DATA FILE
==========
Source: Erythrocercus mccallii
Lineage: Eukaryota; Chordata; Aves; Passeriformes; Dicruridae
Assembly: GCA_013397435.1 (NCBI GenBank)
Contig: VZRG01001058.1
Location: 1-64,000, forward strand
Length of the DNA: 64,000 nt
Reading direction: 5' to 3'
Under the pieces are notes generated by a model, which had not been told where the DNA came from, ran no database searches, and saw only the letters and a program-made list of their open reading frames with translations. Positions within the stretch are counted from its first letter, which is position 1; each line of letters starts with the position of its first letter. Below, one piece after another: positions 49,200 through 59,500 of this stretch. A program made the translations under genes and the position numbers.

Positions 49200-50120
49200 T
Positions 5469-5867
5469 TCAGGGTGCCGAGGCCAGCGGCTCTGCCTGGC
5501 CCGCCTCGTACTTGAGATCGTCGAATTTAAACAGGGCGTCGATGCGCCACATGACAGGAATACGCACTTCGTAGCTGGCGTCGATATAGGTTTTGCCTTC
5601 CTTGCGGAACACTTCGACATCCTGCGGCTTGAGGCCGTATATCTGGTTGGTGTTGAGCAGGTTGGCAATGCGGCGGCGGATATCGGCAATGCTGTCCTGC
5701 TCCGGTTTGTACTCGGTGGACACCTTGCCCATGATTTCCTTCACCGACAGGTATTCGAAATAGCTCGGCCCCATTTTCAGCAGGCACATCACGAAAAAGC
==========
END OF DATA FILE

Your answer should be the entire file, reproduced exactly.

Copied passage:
Source: Erythrocercus mccallii
Lineage: Eukaryota; Chordata; Aves; Passeriformes; Dicruridae
Assembly: GCA_013397435.1 (NCBI GenBank)
Contig: VZRG01001058.1
Location: 1-64,000, forward strand
Length of the DNA: 64,000 nt
Reading direction: 5' to 3'
Under the pieces are notes generated by a model, which had not been told where the DNA came from, ran no database searches, and saw only the letters and a program-made list of their open reading frames with translations. Positions within the stretch are counted from its first letter, which is position 1; each line of letters starts with the position of its first letter. Below, one piece after another: positions 49,200 through 59,500 of this stretch. A program made the translations under genes and the position numbers.

Positions 49200-50120
49200 T
Positions 5469-5867
5469 TCAGGGTGCCGAGGCCAGCGGCTCTGCCTGGC
5501 CCGCCTCGTACTTGAGATCGTCGAATTTAAACAGGGCGTCGATGCGCCACATGACAGGAATACGCACTTCGTAGCTGGCGTCGATATAGGTTTTGCCTTC
5601 CTTGCGGAACACTTCGACATCCTGCGGCTTGAGGCCGTATATCTGGTTGGTGTTGAGCAGGTTGGCAATGCGGCGGCGGATATCGGCAATGCTGTCCTGC
5701 TCCGGTTTGTACTCGGTGGACACCTTGCCCATGATTTCCTTCACCGACAGGTATTCGAAATAGCTCGGCCCCATTTTCAGCAGGCACATCACGAAAAAGC